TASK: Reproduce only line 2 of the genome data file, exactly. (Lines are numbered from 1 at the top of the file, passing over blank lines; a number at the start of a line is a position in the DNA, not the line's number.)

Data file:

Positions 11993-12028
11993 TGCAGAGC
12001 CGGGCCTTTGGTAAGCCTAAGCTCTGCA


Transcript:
11993 TGCAGAGC